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UPI Almanac for Thursday, Oct. 24, 2013.
By United Press International
Trayvon Martin's father tells lawmakers he wants law passed

Trayvon Martin's father tells lawmakers he wants law passed

WASHINGTON, July 24 (UPI) -- Trayvon Martin's father, Tracy Martin, told lawmakers in Washington Wednesday he wants to see so-called stand-your-ground laws changed to protect children.

The almanac

UPI Almanac for Wednesday, Oct. 24, 2012.
By United Press International

The almanac

UPI Almanac for Monday, Oct. 24, 2011.
By United Press International

The almanac

UPI Almanac for Friday, Oct. 24, 2008.
By United Press International

The almanac

UPI Almanac for Wednesday, Oct. 24, 2007.
By United Press International

First female NAACP president dies

STEVENSON, Md., Oct. 26 (UPI) -- Enolia P. McMillan, the first female president of the NAACP, died in her home in Stevenson, Md., of natural causes.

The Almanac

UPI almanac for Tuesday, Oct. 24, 2006.
By United Press International

Record number of black candidates in 2006

WASHINGTON, Aug. 28 (UPI) -- More black candidates are operating campaigns for the U.S. Senate and governors of U.S. states in 2006 than ever before.

Bush agrees to address NAACP convention

WASHINGTON, July 19 (UPI) -- President Bush has accepted an invitation from the NAACP to speak at the organization's national convention in Washington.

The Almanac

Today is Monday, Feb. 20, the 51st day of 2006 with 314 to follow.
By United Press International

The Almanac

Today is Monday, Oct. 24, the 297th day of 2005 with 68 to follow.
By United Press International

NAACP chooses new president

ATLANTA, June 26 (UPI) -- The NAACP has named former Verizon Communications executive Bruce Gordon to the post of chief executive and president of the civil rights organization.

Report: New NAACP CEO to be businessman

BALTIMORE, June 15 (UPI) -- The NAACP is set to name a former senior executive at Verizon Communications Inc., as its next president, The Washington Post said Wednesday.

Report links Mfume to favoritism at NAACP

WASHINGTON, April 28 (UPI) -- Former NAACP President Kweisi Mfume allegedly gave promotions and raises to women he had personal relationships with, The Washington Post reported Thursday.
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Kweisi Mfume (born Frizzell Gerald Gray, October 24, 1948, in Baltimore, Maryland) is the former President/CEO of the National Association for the Advancement of Colored People (NAACP), as well as a five-term Democratic Congressman from Maryland's 7th congressional district, serving in the 100th through 104th Congress. On September 12, 2006, he lost a primary campaign for the United States Senate seat that was being vacated by Maryland U.S. Senator Paul Sarbanes.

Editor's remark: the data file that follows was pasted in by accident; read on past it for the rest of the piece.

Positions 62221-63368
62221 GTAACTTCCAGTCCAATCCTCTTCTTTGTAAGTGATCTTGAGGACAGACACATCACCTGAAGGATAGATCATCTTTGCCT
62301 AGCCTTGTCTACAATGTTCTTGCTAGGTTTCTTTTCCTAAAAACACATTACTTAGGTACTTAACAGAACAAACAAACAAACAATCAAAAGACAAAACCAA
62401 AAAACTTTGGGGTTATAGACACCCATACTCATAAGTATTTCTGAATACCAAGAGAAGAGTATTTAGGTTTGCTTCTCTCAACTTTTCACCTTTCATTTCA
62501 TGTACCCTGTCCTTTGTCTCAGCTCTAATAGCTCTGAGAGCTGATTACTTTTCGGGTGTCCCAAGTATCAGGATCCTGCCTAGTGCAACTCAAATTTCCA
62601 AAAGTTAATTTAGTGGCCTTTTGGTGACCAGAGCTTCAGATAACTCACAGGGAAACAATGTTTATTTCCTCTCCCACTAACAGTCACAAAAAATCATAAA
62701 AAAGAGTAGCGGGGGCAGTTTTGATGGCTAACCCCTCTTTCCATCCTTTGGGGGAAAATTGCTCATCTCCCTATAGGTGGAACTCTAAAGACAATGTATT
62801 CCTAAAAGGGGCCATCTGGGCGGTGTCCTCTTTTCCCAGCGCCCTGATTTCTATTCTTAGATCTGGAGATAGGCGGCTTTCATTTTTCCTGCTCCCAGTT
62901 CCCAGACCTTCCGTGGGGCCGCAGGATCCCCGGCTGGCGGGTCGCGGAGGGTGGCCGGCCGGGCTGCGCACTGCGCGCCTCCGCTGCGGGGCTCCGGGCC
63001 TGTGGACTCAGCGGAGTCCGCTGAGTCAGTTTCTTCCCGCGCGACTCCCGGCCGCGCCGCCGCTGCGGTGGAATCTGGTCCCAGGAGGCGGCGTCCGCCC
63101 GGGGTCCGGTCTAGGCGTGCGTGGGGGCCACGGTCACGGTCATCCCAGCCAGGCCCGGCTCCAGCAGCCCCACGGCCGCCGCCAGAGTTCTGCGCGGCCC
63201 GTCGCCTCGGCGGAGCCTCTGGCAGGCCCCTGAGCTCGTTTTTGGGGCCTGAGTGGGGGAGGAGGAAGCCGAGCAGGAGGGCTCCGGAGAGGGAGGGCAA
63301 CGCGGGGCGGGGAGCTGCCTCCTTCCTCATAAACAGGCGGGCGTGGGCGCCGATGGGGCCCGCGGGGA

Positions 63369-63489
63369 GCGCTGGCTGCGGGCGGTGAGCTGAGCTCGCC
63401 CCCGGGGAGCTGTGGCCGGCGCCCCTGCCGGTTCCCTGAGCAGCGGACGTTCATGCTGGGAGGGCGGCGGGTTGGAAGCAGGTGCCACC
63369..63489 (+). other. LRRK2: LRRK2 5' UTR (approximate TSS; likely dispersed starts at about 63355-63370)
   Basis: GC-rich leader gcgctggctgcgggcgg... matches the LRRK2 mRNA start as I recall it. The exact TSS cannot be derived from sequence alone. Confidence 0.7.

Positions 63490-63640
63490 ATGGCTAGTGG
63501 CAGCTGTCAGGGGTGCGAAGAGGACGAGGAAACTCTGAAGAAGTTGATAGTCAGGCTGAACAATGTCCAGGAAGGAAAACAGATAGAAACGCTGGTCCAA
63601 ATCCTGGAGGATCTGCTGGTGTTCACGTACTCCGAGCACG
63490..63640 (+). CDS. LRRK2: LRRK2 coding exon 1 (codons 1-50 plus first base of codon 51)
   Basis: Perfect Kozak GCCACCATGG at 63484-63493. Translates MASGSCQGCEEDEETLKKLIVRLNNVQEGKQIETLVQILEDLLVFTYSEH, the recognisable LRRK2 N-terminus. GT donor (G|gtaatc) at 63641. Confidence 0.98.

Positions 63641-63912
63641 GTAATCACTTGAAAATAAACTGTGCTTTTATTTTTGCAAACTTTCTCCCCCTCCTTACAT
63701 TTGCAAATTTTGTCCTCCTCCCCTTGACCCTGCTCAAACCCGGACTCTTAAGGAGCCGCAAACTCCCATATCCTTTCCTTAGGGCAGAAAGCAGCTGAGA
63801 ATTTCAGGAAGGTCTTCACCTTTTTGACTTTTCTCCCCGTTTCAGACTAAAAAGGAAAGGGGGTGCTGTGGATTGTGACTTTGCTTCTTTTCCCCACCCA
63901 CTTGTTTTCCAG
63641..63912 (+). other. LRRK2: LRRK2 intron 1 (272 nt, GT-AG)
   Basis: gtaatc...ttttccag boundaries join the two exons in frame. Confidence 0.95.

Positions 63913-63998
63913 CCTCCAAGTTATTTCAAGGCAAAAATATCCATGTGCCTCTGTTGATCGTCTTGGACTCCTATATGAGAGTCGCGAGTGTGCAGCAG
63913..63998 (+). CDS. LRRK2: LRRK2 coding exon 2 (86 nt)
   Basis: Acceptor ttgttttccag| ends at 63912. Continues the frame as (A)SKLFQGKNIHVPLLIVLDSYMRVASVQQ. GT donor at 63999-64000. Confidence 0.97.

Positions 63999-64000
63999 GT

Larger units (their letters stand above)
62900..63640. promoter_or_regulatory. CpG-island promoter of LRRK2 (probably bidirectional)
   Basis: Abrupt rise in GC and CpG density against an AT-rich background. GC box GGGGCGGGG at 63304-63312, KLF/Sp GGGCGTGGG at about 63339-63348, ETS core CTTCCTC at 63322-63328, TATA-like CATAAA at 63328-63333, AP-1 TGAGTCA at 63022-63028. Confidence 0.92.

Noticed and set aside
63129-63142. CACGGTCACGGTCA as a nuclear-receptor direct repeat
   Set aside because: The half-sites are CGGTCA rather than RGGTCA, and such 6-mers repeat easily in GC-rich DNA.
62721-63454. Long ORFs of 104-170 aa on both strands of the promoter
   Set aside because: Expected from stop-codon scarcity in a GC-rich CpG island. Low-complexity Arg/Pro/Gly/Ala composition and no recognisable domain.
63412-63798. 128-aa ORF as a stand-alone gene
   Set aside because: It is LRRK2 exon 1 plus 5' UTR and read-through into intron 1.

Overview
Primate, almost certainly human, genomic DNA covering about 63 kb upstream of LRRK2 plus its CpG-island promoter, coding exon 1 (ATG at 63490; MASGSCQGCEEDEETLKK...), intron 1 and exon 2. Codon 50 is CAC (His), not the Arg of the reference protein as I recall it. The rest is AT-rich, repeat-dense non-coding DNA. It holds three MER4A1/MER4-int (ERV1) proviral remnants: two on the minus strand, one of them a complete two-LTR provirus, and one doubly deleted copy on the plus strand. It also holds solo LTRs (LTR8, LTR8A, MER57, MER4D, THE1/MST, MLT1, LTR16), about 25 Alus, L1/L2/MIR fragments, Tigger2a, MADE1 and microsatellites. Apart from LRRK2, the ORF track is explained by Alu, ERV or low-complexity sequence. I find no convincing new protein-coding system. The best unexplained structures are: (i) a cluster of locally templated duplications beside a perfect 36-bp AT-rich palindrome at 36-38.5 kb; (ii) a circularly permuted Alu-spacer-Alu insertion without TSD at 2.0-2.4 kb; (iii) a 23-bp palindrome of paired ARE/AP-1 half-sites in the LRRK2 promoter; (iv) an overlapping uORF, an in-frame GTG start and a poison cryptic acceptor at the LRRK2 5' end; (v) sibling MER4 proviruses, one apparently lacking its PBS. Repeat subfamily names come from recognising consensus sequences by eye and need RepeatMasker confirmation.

Mfume was born Frizzell Gray in Turners Station, Maryland, October 24, 1948, the eldest of four. His father, a truck driver, abandoned his family in Gray's youth. Upon the death of his mother, Mfume dropped out of high school at sixteen to begin work as many as three jobs at a time to support his three sisters. He also began hanging around street corners, sometimes with the wrong friends. In his biography, he reports that he "was locked up a couple of times on suspicion of theft because happened to be black and happened to be young, and happened to be guilty and a rock pusher." Speculation as to the degree of his entanglement with the law has varied, especially as he later came into prominence. He became father to five children with several different women during his difficult teenage years, whom he actively supports (and who actively support him in his politics) to this day. He has since adopted one child as well.

At age 23, it came upon Gray to change his life for the better. He returned to his studies and obtained his GED, going on to begin studies at the Community College of Baltimore, where he served as the head of its Black Student Union and the editor of the school newspaper. He went on to attend Morgan State University, where he graduated magna cum laude in 1976. He would go on to attain an M.L.A. in Liberal Arts in 1984, concentrating in International Studies at Johns Hopkins University. In the early 1970s, in recognition of his heritage and his success over his beginnings, he legally changed his name to Kweisi Mfume, a name from Ghana that translates to "Conquering Son of Kings".

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It uses material from the Wikipedia article "Kweisi Mfume."
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